Powder sampling
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Powder sampling


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likely to have the true value of 
x^ within its limits. The 99%) confidence interval is larger (M= 2.576) but 
is more likely to contain the true value of x^ within its limits. 
For pharmaceutical applications, a value / = 2 is used to denote 
working quality and a value / =^ 3 (99.9% confidence level) is used for 
total quality [35] The statistical reliability of analytical data can be 
improved by increasing the homogeneity of the sample (reducing a), 
increasing the size of the sample, or increasing taken (increasing n). 
In most instances the population standard deviation is not known and 
must be estimated from the sample standard deviation (s). Substitution of 
s for a in equation (1.1) with M = 1.96 does not result in a 95% 
confidence interval unless the sample number is infinitely large (in 
practice n>30). When s is used, multipliers, whose values depend on 
sample number, are chosen from the /^-distribution and the denominator in 
equation (1.1) is replaced by ^{n -1) . 
Assuming a normal distribution of variance, the number of samples 
required, to assume at the 95%) confidence level that the median is known 
to +.4, is given by 
^ts^' 
n- (1.2) 
where ^ = | / i -x^ | is the maximum allowable difference between the 
estimate to be made from the sample and the actual value. 
Example 1 
In many sampling procedures, sub-samples are taken at different levels 
and locations to form a composite sample. If historical evidence suggests 
that the standard deviation between samples is 0.5, and it is necessary to 
know the average quality of the lot to within 0.3, the number of sub-
samples required, at the 95% confidence level, is given by equation (1.2) 
[36]. 
/; = 0.3 
40 Powder sampling and particle size determination 
Example 2 
16 samples, withdrawn at random from an unmixed powder, gave a 
median x^^ = 3.13 |iim by multi-angle laser light scattering (MALLS) with 
a standard deviation of ^ == 0.80 |Lim. Then, in microns, the median lies 
between the limits: 
// = 3.13±2.14- -^^ 
V16-1 
/i = 3.13±0.4 
The multiplier ^ = 2.14 is obtained from a / table for n = 16-1 degrees of 
freedom at the 95% confidence level. Thus we are 95% confident that the 
median lies in the confidence interval (CI):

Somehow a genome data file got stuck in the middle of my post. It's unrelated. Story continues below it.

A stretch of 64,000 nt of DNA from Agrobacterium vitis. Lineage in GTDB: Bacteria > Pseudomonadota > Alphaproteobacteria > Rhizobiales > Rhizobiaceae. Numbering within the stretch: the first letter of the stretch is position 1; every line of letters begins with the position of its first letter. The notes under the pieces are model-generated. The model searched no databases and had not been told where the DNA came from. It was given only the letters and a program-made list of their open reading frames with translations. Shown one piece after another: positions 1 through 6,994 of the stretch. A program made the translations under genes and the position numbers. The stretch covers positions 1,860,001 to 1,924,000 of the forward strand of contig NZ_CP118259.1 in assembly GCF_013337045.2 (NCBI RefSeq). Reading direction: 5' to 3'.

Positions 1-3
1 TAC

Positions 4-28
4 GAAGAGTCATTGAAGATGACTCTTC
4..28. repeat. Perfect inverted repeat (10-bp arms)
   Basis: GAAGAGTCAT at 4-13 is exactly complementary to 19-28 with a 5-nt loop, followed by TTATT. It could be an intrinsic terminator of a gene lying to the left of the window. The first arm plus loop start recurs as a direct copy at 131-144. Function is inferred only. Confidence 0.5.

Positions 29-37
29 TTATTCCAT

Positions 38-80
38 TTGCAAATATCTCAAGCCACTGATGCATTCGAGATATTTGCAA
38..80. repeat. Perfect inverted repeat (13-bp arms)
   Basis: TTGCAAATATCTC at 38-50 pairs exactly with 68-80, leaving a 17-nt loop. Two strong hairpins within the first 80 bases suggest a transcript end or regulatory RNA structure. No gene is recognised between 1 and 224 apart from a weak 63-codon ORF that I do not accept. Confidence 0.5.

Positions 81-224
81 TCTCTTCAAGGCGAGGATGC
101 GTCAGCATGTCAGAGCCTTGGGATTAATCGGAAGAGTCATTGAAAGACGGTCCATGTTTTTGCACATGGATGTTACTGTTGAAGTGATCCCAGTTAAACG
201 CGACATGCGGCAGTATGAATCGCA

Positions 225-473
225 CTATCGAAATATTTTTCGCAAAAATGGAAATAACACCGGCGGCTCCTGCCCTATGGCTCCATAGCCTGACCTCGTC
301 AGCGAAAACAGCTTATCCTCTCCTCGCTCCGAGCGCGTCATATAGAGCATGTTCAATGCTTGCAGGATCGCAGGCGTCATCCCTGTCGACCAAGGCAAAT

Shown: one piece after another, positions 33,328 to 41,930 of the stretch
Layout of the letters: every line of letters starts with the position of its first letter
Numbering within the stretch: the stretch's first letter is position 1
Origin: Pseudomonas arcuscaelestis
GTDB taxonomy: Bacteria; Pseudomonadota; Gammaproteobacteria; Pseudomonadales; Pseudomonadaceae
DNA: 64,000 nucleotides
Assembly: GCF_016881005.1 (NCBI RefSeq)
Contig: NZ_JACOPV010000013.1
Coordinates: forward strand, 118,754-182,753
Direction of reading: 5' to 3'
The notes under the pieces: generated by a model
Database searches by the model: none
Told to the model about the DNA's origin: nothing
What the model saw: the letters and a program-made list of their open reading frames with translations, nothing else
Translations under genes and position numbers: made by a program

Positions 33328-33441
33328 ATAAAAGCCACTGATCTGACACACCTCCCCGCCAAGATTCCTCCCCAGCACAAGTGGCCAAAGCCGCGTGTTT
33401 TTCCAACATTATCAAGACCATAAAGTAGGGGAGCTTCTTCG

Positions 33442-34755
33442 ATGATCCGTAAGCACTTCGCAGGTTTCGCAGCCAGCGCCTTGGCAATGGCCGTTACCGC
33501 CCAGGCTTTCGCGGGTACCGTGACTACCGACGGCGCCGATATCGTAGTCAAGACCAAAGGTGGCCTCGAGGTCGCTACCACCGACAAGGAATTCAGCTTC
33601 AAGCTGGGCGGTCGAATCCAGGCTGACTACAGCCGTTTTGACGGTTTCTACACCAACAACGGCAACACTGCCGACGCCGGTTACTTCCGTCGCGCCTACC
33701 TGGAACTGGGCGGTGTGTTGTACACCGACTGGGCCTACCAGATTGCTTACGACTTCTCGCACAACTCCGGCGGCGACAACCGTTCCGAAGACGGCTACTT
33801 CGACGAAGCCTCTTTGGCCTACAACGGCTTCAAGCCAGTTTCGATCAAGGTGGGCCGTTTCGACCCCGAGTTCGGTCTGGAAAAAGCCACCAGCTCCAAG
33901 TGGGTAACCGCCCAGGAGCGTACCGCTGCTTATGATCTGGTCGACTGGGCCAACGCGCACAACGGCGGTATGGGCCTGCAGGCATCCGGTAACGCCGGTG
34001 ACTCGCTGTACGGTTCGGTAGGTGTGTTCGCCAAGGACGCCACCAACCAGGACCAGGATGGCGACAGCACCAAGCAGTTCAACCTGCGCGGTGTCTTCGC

CI = 2.69 < 3.13 < ± 3.57 
Based on this data, the number of samples required to give an estimate to 
within ±0.10, (£' = 0.10) is: 
M = 
^2.14x0.8^^ 
V 0.10 
«=293 
After mixing, 16 samples gave a median jc^ of 3.107 |a,m with a standard 
deviation s, of 0.052 fim. 
Then: 
/i = 3.107±2.14 ^0.052^ 
/ /= 3.107 ±0.029 
Thus we are 95% confident that the true median lies in the confidence 
interval: 
CI-3.078 < 3.107 < 3.136 
i.e. the mixing step increases the measurement precision by a factor of 
fourteen. 
Powder sampling 41 
A single sample, run 16 times on a MALLS instrument gave a median of 
3.11 jLim with a standard deviation of 5^ ^ 0.030 |Lim. The total variation 
Isf ] is the sum of the variation due to the measuring procedure Is^ ) and 
the variation due to the sampling procedure (^^). 
It is possible to isolate the sampling error from the measurement error. 
The standard deviation due to sampling (sj is 0.042 |Lim and the standard 
deviation of the measurement technique (s^) is 0.030 |Lim giving a total 
standard deviation (s^) of 0.052 |Lim. As can be seen from this example, 
there is little to be gained in using a measurement technique substantially 
more accurate than the sampling that preceded it. 
+ s: (1.3) 
0.042 
Further, the number of samples required, after mixing, in order to assume 
at the 95% confidence level that the median is known to ±0.10 |Lim is: 
n-\ 
2.14x0.052 V 
0.10 
n = 2.2 i.e. 3 samples. Compounding increments from the unmixed 
powder whilst it is in motion, for example, by riffling in a spinning riffler 
can attain the same accuracy. 
Table 1.2 Means and standard deviations of active ingredients in